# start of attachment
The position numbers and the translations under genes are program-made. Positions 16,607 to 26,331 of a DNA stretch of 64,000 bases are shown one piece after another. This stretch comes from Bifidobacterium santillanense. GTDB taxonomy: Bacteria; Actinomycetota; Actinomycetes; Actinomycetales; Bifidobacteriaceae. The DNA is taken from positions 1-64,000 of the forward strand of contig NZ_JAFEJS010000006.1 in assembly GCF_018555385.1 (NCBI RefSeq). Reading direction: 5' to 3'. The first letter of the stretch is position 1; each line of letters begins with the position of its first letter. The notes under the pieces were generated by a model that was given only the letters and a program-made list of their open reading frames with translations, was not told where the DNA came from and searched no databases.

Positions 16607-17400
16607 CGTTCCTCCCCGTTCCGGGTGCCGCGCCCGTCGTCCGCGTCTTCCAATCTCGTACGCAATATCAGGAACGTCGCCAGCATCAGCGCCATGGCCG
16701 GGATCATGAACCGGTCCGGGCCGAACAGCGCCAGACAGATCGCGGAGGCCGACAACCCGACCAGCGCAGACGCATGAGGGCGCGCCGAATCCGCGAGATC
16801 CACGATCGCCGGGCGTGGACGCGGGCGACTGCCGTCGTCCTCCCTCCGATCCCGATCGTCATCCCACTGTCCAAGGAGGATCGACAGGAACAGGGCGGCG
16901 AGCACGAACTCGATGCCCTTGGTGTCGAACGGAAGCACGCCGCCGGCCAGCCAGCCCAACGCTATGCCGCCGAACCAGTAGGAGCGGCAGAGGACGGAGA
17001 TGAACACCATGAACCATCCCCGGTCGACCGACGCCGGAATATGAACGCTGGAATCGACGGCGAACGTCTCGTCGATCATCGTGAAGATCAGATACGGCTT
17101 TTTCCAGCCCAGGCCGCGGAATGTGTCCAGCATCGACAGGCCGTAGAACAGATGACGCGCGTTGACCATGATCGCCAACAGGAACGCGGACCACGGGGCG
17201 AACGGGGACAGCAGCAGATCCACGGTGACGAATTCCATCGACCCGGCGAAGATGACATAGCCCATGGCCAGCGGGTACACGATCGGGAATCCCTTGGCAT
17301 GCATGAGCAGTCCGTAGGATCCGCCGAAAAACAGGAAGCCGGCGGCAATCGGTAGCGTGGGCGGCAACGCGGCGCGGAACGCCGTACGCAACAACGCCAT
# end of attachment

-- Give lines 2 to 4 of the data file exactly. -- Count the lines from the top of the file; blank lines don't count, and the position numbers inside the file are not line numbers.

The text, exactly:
Positions 16607-17400
16607 CGTTCCTCCCCGTTCCGGGTGCCGCGCCCGTCGTCCGCGTCTTCCAATCTCGTACGCAATATCAGGAACGTCGCCAGCATCAGCGCCATGGCCG
16701 GGATCATGAACCGGTCCGGGCCGAACAGCGCCAGACAGATCGCGGAGGCCGACAACCCGACCAGCGCAGACGCATGAGGGCGCGCCGAATCCGCGAGATC